The article, “Highly Water-Soluble Fluorescent Conjugated Fluorene-Based Glycopolymers with Poly(ethylene glycol) Tethered Spacers for Sensitive Detection of Escherichia coli,” is coauthored by Liu, postdoctoral associate Cuihua Xue, graduate students Singaravelu Velayudham and Steve Johnson, undergraduates Adrian Smith and Wilbel Brewer and Professor Pushpalatha Murthy, all of Michigan Tech’s chemistry department; and graduate student Ratul Saha and Professor Susan T. Bagley of the biological sciences department.


Graduate Student Selected to Attend Leadership Conference

Published in Tech Today

Timothy Colling, senior research engineer with the Michigan Tech Transportation Institute, has been selected to participate in the Eno Transportation Foundation’s Leadership Development Conference in Washington, DC, in May.

The conference brings together the top 20 graduate students in transportation engineering from across the country for the one-week program, in which participants meet top government officials, leaders of transportation organizations and members of Congress to get a firsthand look at how transportation policy is developed and implemented.

Colling is a doctoral student in civil engineering and assistant director of Michigan’s Local Technical Assistance Program (LTAP).

His advisor, Professor Bill Sproule (CEE), says that this is “a tremendous opportunity” for Colling and “a recognition that he is one of the country’s future transportation leaders.”


ESC/BRC Research Forum Awards Announced

Published in Tech Today

The Ecosystem Science Center and the Biotechnology Research Center have announced award recipients of the Fifth Annual ESC/BRC Graduate Research Forum, held on Feb. 27.

Two Grand Awards, six Merit Awards and three Honorable Mention Awards were presented.

$500 Grand Prizes

Ecosystem Science Center

Elizabeth Boisvert (SFRES) for “Initiation and Development of Three Lake Superior Coastal Peatlands”; advisor: Assistant Professor Tom Pypker

Biotechnology Research Center

Eric Minner (Biomedical Engineering) for “Hydrogel System Delivers Glutathione and Interleukin-10 to Mitigate Secondary Injury following Spinal Cord Damage”; advisor: Assistant Professor Ryan Gilbert

$100 Merit Prizes

Ecosystem Science Center

Lucas Spaete (SFRES) for “Aspen Biomass Assessment for MI, WI and MN: A GIS and Regression Approach for Quantifying Biomass”; advisor: Associate Professor Ann Maclean

Sarah Stehn (SFRES) for “Altitudinal Gradients of Bryophyte Diversity and Community Assemblage in Southern Appalachian Spruce-Fir Forests”; advisor: Associate Professor Christopher Webster

Biotechnology Research Center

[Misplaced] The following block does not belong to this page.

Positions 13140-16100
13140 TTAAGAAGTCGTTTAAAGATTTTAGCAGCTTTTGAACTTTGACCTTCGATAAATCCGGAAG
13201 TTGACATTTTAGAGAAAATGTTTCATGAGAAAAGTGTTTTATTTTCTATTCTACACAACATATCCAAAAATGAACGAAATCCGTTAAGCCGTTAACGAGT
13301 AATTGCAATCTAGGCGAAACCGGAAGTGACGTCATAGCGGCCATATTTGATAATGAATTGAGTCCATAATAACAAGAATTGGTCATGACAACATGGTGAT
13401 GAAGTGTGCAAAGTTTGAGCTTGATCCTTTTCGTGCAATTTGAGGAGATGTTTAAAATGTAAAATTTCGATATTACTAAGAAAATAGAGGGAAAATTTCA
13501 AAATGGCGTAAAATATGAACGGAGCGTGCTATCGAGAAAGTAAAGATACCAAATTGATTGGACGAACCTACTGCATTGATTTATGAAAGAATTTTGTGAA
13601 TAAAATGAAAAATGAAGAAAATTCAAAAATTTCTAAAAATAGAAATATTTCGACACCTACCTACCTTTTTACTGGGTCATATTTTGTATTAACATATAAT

Jared Cregg (Biomedical Engineering) for “The Role of Aligned Fiber Density in Axon Motility”; advisor: Assistant Professor Ryan Gilbert

Jill Jensen (Chemical Engineering) for “Selection for Improved Hybrid Poplar Via Dilute Acid and Enzymatic Hydrolysis Using Mini-Reactors”; advisor: Professor David Shonnard

Dalila Trupiano (SFRES) for “Activation Tagging of A Poplar AP2/ERF Transcription Factor Involved in Lateral Root Formation”; advisor: Associate Professor Victor Busov

Han Bing Wang (Biomedical/Chemical Engineering) for “Axonal Guidance Conduits Containing Aligned, Electrospun Poly-L-Lactic Acid Fibers Direct In Vitro Neurite Outgrowth”; advisors: Assistant Professor Ryan Gilbert (Biomedical Engineering) and Professor Michael Mullins (Chemical Engineering)

Honorable Mentions, Ecosystem Science Center

Chris Miller (SFRES) for “The Economic Feasibility of Aspen as a Coal Co-Firing Component”; advisor: Assistant Professor Robert Froese

Matthew Metz (SFRES) for “Summer Predation Patterns of Yellowstone Gray Wolves”; advisor: Assistant Professor John Vucetich

Max Henschell (SFRES) for “Do the Birds Care? Avian Community Response to Floristic Quality”; advisor: Associate Professor David Flaspohler


ENT5001: Professor Rekhi at his Two O’clock

Published in Tech Today

by Dennis Walikainen, senior editor

Maybe he missed his calling.

Maybe he should have been a professor instead of a successful entrepreneur who was part of the first Indian-owned company to go public in the US and the visionary who has helped numerous start-ups succeed around the globe.

Kanwal Rekhi ’67 was comfortable and engaging as he spoke to a packed ATDC Wednesday as students, faculty and community members learned about entrepreneurship and more.

Rekhi speaks from what he knows. He was brave enough to quit a safe, corporate job (after being laid off three times) and start his own company, with support from his wife, Ann, first and foremost.